Midnight, Give or Take an Hour

It’s been a wild and crazy weekend at our house here in Haiti, a weekend in the US when clocks have surreally sprung ahead an hour, dizzying me even at a time-bending distance in Port-au-Prince.

We’ve gotten 66 boxes of everything from fans to folding screens, pots and pans to patio furniture, shipped on a slow boat from Port-au-Prince to Baltimore, a boat so slow we’re hoping to have our lawn furniture in Lexington before the first snow falls next November and clocks again fall back an hour.

Saturday we spent at the beach, and Saturday evening I literally had a long talk with Baby Doc.  Even I find it hard to believe, but I have what may indeed be the worst photo taken this side of the 19th century to prove it.  For now the story will have to wait until we’re settled safely in Kentucky.

Kate, Jean Claude Duvalier, Fito, and me

Early in the morning we indeed leave on a day long trip from Haiti to home-sweet-home, one that will take us from Port-au-Prince to Miami, Miami to Dallas, and Dallas to Lexington, where we are scheduled to arrive an hour this side of midnight.

But in the meantime, I promise–

Sitting across the table talking to “Baby Doc” Duvalier, felt like an hour on the far side of midnight, an event horizon at my back.

(If you’d like to read a post about my past “adventures” at the Port-au-Prince airport, circumstances we are likely to encounter again on our way home from Haiti, click here.)

Moving as Meditation (and Other Pre-Lenten Events)

As Sara and I prepare to move back to the US next week,  leaving behind in Haiti a year’s worth of work, challenge, periodic victory and sometimes defeat, it’s a time for me to reflect, reminisce, think about where I’ve been over the past year, in an effort to figure out where I am going in the one to come.

In the reflective spirit of Lent* (which begins tomorrow), I thought that over the next week I’d revisit some of my earliest posts to the blog, remembering the lessons learned, even the questions left unanswered.

So–since I’m busy packing up one life and moving into another, and since, at the blog’s beginning, most of you weren’t reading yet, I’ll resurrect the first post below and give you a glimpse of how it all got started 4 months ago:

So–the old blog is reincarnated here under a new name!  It is, indeed, the Vietnam version “reinvented” from yet another edgy location–this time Haiti, where a cholera epidemic has spread to Port-au-Prince–my home for the next couple of years.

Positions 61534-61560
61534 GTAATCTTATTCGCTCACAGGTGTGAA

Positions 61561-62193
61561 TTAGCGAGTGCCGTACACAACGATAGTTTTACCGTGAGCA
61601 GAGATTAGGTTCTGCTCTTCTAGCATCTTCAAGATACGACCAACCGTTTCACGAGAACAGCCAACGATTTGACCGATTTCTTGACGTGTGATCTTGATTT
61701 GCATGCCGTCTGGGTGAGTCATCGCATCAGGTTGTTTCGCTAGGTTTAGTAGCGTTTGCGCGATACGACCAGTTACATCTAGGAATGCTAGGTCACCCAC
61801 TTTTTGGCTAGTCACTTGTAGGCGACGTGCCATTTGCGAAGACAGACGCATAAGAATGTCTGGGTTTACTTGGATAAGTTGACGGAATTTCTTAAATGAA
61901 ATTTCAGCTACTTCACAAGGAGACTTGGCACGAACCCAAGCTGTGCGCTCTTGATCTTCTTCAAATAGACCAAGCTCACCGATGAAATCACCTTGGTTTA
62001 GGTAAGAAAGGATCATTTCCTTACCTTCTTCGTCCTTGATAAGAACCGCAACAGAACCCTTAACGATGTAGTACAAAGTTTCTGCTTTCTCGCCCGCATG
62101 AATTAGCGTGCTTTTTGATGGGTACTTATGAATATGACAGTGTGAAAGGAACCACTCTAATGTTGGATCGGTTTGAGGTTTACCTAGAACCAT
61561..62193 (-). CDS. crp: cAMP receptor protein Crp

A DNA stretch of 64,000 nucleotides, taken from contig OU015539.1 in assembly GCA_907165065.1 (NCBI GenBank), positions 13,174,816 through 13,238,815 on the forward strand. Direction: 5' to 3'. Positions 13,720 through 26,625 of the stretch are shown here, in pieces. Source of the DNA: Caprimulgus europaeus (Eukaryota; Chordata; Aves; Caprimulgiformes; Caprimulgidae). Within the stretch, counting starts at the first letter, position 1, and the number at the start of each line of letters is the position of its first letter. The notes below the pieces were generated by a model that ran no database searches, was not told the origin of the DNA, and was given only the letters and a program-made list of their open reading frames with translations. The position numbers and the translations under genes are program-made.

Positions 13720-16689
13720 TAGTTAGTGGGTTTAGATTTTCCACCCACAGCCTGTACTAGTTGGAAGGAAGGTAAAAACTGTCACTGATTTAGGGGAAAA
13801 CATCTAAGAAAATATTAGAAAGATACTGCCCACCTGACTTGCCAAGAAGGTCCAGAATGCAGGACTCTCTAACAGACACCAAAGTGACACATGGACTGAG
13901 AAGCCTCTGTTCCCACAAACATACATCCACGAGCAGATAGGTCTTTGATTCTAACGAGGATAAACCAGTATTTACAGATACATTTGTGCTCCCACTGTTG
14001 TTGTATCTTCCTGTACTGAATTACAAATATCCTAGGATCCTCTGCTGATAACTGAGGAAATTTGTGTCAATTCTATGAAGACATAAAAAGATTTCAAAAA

But before I address the big issues faced here on the western half of Hispaniola, I should clarify why I’ve chosen this new title.  For my less geeky readers, an “event horizon” is the edge of a black hole, a boundary in the space/time continuum beyond which no light can escape—in many ways, a point of no return.  You’ve taken physics; you know this; you’ve just forgotten.

Bottom line–it seems to me, that the far-away places Sara and I have been over the last couple of years have formed a kind of “event horizon” in my mind–taking me to the outer limits of my own comfort zone, shaping new perspectives in me about both the world around me and about this time in my life–a bending of my personal space/time continuum, if you will—–mind-bending for me, at the very least.

However, Haiti itself offers a kind of event horizon–a comparison I first found when reading Paul Farmer’s book “The Uses of Haiti.”  Farmer begins his chapter of the same name with the following epigraph by T. D. Allman:

Haiti is not simply one more of those tropical dictatorships where to rule is to steal, and headless bodies are found by the road.  Haiti contorts time:  It convolutes reason if you are lucky–and obliterates it if you are not.  Haiti is to this hemisphere what black holes are to outer space.  Venture there and you cross an event horizon. (After Baby Doc, 1989)

Wrap you brain around that statement and you may begin to see why I’ve renamed the blog–because this place, this  location has forced me to rethink my beliefs, not only about myself, but also about big issues such as poverty and hunger–and disease, for god sake!  We’re in the midst of a cholera epidemic!  

But even without cholera sickening folks by the thousands, we had an earthquake here last January, a hurricane last week, and a million and a half people homeless in Port-au-Prince today. 

Was the earthquake an event horizon for Port-au-Prince?  Will cholera bend time and space so there’s no escaping the dis-ease that’s plagued this place for centuries?